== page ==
Socrates, returning from service in the army, arrives at the Taureas palaestra, one of his "old haunts." He is greeted there by a number of friends and acquaintances, among whom Chaerephon ("who always behaves like a madman") runs up to Socrates to ask how he managed to escape from the brutal battle of Potidaea. News of the battle has just reached Athens. Socrates replies that he escaped "just as you see me now," and Chaerephon asks him to sit down and tell the story.
Socrates is led over to a group that includes Critias. Socrates answers questions about the army and the battle. Eventually, Socrates starts asking about Athens—the state of philosophy these days, whether any youth are particularly wise or beautiful, and so on. Critias points out a group of men just arriving who are the lovers of a remarkably beautiful young man named Charmides (the son of Critias's uncle Glaucon). Socrates recalls meeting Charmides when the young man was still a boy.
Charmides walks in. Socrates pauses in his narration to tell us how particularly bowled over he was by Charmides's looks. Generally, he says, he's a bad judge of beauty, since "all young persons appear beautiful" to him. But Charmides absolutely astonishes Socrates (and everyone else, not just the love-struck men but everyone, down to the smallest boy, "as if [Charmides] had been a statue.") Another troop of would-be lovers follows behind Charmides. Chaerephon asks Socrates what he thinks of Charmides's face, and Socrates admits it's beautiful. But Charmides's face is nothing, Chaerephon says, compared to his naked form, which is "absolutely perfect."
Socrates wishes that this "paragon" of beauty also had a noble soul, and is quickly assured that this is indeed the case. In that case, Socrates says, the company should first "ask him to strip and show us his soul" (i.e., talk with him before seeing him naked). Critias assures Socrates that Charmides (who, he adds, is already a good poet and philosopher) would be happy to talk. Socrates asks Critias to call Charmides over, noting that there would be no sense of "impropriety" in doing so because Critias is his "guardian and cousin." Critias has someone call Charmides and tell him that Critias wants him to come over and see a physician about the illness he's been complaining of—a headache in the morning. Critias persuades Socrates to pretend that he has a cure for headaches.
Charmides comes and sits down, among the riotous jostling of people who want to sit near him. As he sits down between Socrates and Critias, Socrates confesses (to the readers) that he became suddenly very nervous about talking with Charmides. Not only is there a whole crowd looking on, but Socrates is going crazy with lust (having caught sight of the "inwards of [Charmides's] garment" as the young man sat down. Socrates experiences a "wild-beast appetite," and thinks of Cydias's saying, on love, that one should not "bring the fawn in the sight of the lion to be devoured by him." Nonetheless, when Charmides asks after the headache cure, Socrates answers, "with effort," that he does indeed have one: it consists of a special leaf, accompanied by a spoken charm.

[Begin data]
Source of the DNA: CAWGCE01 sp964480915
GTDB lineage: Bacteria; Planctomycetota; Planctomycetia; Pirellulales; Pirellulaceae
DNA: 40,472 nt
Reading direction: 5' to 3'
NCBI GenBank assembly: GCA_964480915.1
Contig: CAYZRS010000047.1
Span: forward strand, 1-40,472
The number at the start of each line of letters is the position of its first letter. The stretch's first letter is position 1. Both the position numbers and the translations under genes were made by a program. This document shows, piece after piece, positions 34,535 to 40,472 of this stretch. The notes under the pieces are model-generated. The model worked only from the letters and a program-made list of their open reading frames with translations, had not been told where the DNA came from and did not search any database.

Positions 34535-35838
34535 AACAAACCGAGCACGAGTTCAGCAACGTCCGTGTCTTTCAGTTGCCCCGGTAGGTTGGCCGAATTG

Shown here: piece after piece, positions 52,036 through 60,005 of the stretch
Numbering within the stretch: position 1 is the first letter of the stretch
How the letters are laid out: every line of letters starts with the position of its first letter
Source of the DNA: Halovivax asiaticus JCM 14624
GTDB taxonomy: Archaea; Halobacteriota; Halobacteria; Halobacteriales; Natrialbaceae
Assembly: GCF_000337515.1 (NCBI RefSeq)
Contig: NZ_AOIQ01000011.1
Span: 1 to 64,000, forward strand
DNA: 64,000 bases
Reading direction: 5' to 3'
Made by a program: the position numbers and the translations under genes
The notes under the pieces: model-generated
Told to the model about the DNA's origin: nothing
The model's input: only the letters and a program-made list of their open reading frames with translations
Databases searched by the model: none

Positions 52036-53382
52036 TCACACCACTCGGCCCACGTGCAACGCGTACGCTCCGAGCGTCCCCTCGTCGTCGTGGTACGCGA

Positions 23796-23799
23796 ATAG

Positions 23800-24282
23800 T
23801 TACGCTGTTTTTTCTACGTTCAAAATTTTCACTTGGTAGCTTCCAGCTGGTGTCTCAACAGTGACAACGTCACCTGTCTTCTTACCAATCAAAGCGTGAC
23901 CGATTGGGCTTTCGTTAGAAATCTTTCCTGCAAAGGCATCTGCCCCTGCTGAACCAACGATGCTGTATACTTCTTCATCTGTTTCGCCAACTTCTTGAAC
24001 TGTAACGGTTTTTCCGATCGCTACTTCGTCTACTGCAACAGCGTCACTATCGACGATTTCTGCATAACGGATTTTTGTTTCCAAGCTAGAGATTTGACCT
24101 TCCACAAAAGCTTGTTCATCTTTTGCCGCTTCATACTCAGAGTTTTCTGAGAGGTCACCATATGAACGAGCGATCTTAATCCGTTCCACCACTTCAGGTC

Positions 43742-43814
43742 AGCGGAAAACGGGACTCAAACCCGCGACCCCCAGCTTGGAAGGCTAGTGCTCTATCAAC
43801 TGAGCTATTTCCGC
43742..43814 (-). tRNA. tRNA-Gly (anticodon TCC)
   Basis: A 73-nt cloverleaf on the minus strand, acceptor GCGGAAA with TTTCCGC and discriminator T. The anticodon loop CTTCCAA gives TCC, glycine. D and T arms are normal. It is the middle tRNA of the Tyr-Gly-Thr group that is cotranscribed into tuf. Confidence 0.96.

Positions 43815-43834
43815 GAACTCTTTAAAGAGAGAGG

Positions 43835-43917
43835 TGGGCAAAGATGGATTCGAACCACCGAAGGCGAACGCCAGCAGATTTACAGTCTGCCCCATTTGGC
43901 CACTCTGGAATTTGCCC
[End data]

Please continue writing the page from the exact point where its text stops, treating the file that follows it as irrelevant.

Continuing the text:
It becomes clear that Charmides knows Socrates's name, and that the young man has heard rumors about him (in addition to meeting Socrates at a young age). Socrates says this makes him more comfortable in explaining the nature of the aforementioned charm. He begins with the example of physicians, who never seek just to cure one part of the body without making the whole body well (to do otherwise would be "the height of folly"). Charmides agrees that this is a good policy. Socrates, beginning to feel less nervous now, tells Charmides that he received this "charm" from one of the mystical physicians to the king of Thrace (Zalmoxis), physicians he encountered in the army. These doctors told him that, although the Hellene policy of curing the whole body instead of a part is good, it's even better to start with the soul, and specifically the state of "temperance" that defines a healthy soul (thus the soul-body whole is cured, not just the body). Socrates claims to have taken an oath always to proceed this way.